I’ve spent my whole life caving into bullies just like this, but I stood my ground and emailed him to say I was still coming, as this was about my sister and not him. That only led to him ruining my part of the surprise two days before my flight was leaving, as he told her I was coming and convinced her they would be busy until the end of the weekend. Because of this, she asked me to cancel and reschedule to a future date where she could spend more time with me. I did my best to suggest he wasn’t telling the truth and that there was more going on beyond what he was saying on her birthday weekend. Unfortunately, she became overwhelmed and said she couldn’t handle the anxiety this was causing her, and asked again for me to reschedule to a future date, of which I did, solely because I know my presence at that point would only have led to his animosity of me hurting her even more.

While I very much struggled with sadness throughout her 50th birthday weekend because it triggered some old childhood issues, I struggled more with sadness knowing how much my sister didn’t have the birthday weekend she originally asked for and deserved. Regrettably, she’s still living in the same pattern we both did with our mother, someone who controlled our very existence, who limited our ability to be ourselves, and rarely saw us in the love and light we deserved.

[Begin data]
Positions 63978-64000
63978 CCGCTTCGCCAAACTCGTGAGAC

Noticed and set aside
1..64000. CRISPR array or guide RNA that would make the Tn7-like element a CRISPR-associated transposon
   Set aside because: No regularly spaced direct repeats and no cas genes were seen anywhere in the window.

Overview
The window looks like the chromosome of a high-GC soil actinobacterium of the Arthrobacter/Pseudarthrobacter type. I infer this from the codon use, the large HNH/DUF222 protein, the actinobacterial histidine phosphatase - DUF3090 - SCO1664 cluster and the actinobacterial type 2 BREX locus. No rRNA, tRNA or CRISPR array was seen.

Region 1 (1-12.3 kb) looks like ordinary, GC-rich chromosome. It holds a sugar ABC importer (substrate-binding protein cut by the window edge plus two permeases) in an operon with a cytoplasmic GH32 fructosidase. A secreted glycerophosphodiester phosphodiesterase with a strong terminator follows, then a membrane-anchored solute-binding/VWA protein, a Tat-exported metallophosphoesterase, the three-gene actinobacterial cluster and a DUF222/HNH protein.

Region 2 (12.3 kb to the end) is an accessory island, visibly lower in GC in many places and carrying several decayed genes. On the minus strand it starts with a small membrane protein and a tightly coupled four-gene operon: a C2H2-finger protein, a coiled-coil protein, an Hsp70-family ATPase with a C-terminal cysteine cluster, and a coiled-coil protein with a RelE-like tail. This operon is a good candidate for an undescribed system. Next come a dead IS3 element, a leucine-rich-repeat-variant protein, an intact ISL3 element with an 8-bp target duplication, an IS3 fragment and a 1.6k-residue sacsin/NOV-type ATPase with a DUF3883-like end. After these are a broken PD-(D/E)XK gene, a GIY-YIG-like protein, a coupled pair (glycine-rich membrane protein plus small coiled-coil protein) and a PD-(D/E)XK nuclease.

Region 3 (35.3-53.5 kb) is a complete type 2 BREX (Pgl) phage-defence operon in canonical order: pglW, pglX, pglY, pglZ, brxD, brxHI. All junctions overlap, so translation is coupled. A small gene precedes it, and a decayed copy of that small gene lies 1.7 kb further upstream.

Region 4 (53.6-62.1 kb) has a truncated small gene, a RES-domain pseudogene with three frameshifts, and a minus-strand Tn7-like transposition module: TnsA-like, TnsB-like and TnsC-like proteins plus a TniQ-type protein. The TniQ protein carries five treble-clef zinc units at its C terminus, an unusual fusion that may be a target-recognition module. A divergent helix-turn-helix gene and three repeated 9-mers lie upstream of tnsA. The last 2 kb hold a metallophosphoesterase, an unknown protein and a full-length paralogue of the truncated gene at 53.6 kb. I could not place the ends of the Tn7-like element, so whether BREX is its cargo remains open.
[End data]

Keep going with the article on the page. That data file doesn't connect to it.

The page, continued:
Regardless, while there’s a good chance my sister’s husband may never accept me with the unconditional love and light of Christ like my sister and my nephews do, I will continue to pray that one day he still might, where he no longer allows anger, resentments, judgments, and control to dominate his life and hurt others in the process.